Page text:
That’s what it takes for drilling permits as well. It’s not just permitting to build or permitting to advance a project towards production, it’s also a very strict mining law in Nicaragua, which is, I believe, very important. They’ve never bent the rules, they’ve never changed the rules since we’ve been there. I think this is important because they’re following very strictly to the code of conduct and the mining law that they have in place.
That might speak to the president. President Daniel Ortega, was the son of a miner. I can’t recall exactly which mine he was born at, but it was either La Libertad or El Limon. Those are the two main gold mines in the country. Those two gold mines produce between 100,000 and 150,000 ounces of gold a year, and they have for decades and decades. They’re owned by B2Gold, our largest shareholder. B2Gold owns 12% of Calibre Mining.
The country is very familiar with mining. It’s a very significant contributor to GDP. I believe it was somewhere between 3% and 4%. The gold helped the economy and growth in GDP. But the important aspect here is that they do follow their mining law very closely. For drilling, you need to go through consultation with community. You need to apply for permits for drilling. They need to come out and check the sites. We work with the communities, regulators, making sure that we’ve done all of our consultation work and CSR work.
They do follow that very closely, and we think that’s great. We think that’s very important. Never at one time have we had any issues in-country with getting permits, renewing concessions, anything like this. We believe, so far, it’s been a good place for us to do mineral exploration.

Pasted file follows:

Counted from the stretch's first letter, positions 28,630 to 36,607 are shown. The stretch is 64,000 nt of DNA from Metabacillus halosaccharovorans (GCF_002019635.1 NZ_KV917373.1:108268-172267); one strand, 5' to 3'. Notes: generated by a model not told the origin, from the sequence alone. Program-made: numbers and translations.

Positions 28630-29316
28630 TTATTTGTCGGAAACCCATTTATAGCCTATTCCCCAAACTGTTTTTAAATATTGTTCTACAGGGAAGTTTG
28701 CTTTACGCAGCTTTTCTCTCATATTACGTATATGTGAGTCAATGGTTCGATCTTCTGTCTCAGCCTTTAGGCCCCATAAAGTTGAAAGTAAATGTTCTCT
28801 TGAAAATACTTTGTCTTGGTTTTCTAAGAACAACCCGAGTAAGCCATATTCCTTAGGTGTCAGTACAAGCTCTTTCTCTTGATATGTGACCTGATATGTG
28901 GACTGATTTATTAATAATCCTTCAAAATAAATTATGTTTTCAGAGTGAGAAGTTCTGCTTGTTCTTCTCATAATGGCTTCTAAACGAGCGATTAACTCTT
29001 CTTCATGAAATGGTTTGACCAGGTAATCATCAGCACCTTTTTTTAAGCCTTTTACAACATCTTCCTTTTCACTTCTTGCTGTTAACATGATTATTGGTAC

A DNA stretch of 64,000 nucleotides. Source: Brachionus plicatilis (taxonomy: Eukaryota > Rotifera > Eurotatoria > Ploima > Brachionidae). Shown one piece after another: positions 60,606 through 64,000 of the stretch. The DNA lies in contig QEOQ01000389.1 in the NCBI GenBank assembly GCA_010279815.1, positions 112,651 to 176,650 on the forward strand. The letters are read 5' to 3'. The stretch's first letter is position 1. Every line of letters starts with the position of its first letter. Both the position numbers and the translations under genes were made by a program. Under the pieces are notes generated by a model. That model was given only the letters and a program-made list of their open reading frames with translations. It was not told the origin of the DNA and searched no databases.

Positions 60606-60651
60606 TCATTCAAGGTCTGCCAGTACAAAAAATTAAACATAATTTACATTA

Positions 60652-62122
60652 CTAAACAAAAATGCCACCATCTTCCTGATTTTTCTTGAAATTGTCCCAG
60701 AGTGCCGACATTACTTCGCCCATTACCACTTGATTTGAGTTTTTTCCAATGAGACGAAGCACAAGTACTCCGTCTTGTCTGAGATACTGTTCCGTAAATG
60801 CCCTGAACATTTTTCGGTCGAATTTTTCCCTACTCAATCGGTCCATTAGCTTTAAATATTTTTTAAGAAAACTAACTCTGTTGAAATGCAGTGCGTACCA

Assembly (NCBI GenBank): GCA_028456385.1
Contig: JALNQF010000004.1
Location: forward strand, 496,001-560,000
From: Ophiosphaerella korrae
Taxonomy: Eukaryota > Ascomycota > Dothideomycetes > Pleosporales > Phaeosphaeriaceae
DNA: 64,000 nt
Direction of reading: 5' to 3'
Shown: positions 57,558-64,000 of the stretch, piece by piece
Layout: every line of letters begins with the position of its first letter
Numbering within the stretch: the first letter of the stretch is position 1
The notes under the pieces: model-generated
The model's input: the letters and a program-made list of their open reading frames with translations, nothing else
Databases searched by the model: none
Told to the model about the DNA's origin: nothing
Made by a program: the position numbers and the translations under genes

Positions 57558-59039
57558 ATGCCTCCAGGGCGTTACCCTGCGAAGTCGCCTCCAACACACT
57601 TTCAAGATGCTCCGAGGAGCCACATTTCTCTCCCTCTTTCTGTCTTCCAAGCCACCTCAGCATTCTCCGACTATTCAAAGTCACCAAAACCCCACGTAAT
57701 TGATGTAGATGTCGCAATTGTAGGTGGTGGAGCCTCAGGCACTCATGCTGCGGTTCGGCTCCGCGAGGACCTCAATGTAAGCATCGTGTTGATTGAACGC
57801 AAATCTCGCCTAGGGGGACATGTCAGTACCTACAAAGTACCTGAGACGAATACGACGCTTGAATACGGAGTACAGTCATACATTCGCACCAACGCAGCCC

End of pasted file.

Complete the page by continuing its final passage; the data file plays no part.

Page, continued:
Maurice Jackson: Very favorable response here. Tell us about existing infrastructure and what this means for shareholders regarding capital expenditures.
Ryan King: Another good aspect about advancing a project to become a mine. Very similarly, if you have no relationship with communities, then you can’t advance a project with community support. Very similar to infrastructure. If there’s no infrastructure around and infrastructure needs to be built by government or by companies, it’s going to take a lot longer.
Luckily, in Nicaragua, a lot of different advances have been made over the years. I believe the current president, Daniel Ortega, has done a good job of building infrastructure and has expanded foreign investment into the country. Actually, to bring that up, there has been a Chinese group that has been doing engineering work and evaluation work on building a new canal through Nicaragua. I believe they’ve already spent upwards of $1 billion to look at a way to bring a canal through Nicaragua, through one of their very large lakes they have in Central Nicaragua there.